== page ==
At E3 2012, Ubisoft appeared to raise the bar when it demonstrated "Watch Dogs," a game that is set in an alternative version of modern-day Chicago. In this universe, the U.S. government built an CenTral Operating System (ctOS) after the 2003 blackout, allowing for the centralized control of subway lines, traffic lights, surveillance and electric grids.
Built around the concept of hacking and using the city's interconnected network as an weapon, players assume the role of hacker Aiden Pearce, who has recently suffered the loss of a loved one. Consumed with revenge, Pearce has made it his life's mission to take down the corrupted system of surveillance to try and make sense of who is responsible for his pain.
In today's world of interconnectedness and with the so-called "Internet of Things" on the horizon, the game appeared to touch on possible real-life privacy and security concerns. However, when the game was finally released on Tuesday, some reviewers felt it couldn't quite live up to the perhaps unrealistic expectations they had prior to its release.
"While 'Watch Dogs' has its moments of nirvana, there's some stuff that falls flat, and whole bunch of mediocrity jammed in the middle. In the end, the experience as a whole isn't regrettable, it's just more contrived than you might be willing to accept," CNET's review of the long-awaited game read.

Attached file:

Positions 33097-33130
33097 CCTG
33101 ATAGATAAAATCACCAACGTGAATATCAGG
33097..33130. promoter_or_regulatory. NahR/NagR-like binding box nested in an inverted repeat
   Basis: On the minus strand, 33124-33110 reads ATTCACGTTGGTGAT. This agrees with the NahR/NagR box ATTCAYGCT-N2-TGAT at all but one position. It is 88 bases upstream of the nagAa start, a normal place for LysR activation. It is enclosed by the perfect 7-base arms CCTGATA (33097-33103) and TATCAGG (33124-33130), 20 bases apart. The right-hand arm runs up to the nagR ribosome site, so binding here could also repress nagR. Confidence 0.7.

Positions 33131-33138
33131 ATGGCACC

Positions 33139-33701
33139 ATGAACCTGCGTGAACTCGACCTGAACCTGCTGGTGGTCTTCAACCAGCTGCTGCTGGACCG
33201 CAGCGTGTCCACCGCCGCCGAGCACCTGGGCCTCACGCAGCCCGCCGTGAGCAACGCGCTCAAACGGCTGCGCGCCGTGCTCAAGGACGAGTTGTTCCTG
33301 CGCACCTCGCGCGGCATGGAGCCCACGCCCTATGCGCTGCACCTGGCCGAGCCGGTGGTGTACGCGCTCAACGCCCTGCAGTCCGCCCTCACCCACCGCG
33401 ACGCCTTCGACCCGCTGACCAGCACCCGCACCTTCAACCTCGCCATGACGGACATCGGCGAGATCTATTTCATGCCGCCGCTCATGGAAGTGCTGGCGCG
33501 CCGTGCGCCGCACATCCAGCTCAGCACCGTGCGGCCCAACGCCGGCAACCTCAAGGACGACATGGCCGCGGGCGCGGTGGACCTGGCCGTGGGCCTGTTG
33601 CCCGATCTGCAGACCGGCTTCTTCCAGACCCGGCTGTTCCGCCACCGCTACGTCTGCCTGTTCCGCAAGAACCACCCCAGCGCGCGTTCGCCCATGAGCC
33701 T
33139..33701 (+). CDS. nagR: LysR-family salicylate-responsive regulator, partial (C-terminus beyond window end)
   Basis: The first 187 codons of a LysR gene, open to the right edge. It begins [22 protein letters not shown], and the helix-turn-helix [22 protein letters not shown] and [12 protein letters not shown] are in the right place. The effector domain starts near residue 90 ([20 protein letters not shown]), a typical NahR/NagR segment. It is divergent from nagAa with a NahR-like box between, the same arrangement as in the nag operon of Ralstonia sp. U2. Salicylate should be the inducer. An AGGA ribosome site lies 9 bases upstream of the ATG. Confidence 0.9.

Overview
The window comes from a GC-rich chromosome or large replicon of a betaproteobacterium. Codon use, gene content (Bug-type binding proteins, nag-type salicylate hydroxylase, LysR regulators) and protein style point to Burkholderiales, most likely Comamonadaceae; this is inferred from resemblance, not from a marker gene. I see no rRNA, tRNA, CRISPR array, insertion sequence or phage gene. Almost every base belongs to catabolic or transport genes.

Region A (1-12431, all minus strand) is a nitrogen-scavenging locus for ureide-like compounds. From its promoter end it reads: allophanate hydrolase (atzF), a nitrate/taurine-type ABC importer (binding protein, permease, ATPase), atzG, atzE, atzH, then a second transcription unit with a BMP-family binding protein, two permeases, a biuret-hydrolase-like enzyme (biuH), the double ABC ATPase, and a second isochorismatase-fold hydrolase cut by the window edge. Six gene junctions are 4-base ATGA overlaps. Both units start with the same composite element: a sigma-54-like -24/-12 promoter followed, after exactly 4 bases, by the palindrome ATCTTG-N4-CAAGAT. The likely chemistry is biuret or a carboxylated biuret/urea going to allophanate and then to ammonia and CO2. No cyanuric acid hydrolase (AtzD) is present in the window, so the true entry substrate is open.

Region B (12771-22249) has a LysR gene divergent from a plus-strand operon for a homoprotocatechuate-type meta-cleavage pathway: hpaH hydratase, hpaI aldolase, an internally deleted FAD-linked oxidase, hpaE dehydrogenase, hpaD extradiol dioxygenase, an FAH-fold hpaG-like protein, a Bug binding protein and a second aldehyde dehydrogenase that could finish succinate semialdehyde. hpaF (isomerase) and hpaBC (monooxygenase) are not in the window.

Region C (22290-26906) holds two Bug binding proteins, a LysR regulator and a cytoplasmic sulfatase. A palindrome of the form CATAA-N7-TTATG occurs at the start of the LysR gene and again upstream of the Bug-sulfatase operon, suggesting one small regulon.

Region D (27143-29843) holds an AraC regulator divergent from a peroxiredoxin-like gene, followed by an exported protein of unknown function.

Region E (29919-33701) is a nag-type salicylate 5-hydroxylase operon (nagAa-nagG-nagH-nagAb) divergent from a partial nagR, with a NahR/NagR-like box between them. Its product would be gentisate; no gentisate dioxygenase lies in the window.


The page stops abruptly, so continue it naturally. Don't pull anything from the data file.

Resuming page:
The high point for CNET: "When it comes to presentation, Watch Dogs really hits it out of the park."
On Twitter, some gamers thought it couldn't compare to Grand Theft Auto and other open-world games.
Commonly cited reasons were plot holes, as well as subplots that are only loosely related to the original mission of revenge. ArsTechnica writes that Pearce himself proves to be "a jumble of conflicting, often nonsensical motivations that never really coalesces into anything close to believable."
However, reviews often highlighted unique features of "Watch Dogs" not found in other open world games. Pearce's hacking ability allows for different tactical options during fights and there is a wide variety of mission types and activities to do around the city, which ArsTechnica appreciated.
"Even the smallest activities are fully engaging," wrote Kevin VanOrd for Gamespot.
CNET also noted that the game allows for forced immersion that -- if the gaming console is connected to the Internet -- makes the players "vulnerable" to being hacked by other players. The Internet-connected version of the game allows for friendly competition between players in each of the mini-missions. Players can also choose to create a custom challenge for others to participate in.
Gamers on Twitter agreed, saying that the user's immersion into Chicago distinguishes this from other games.
Watch the trailer below and see if you want to play.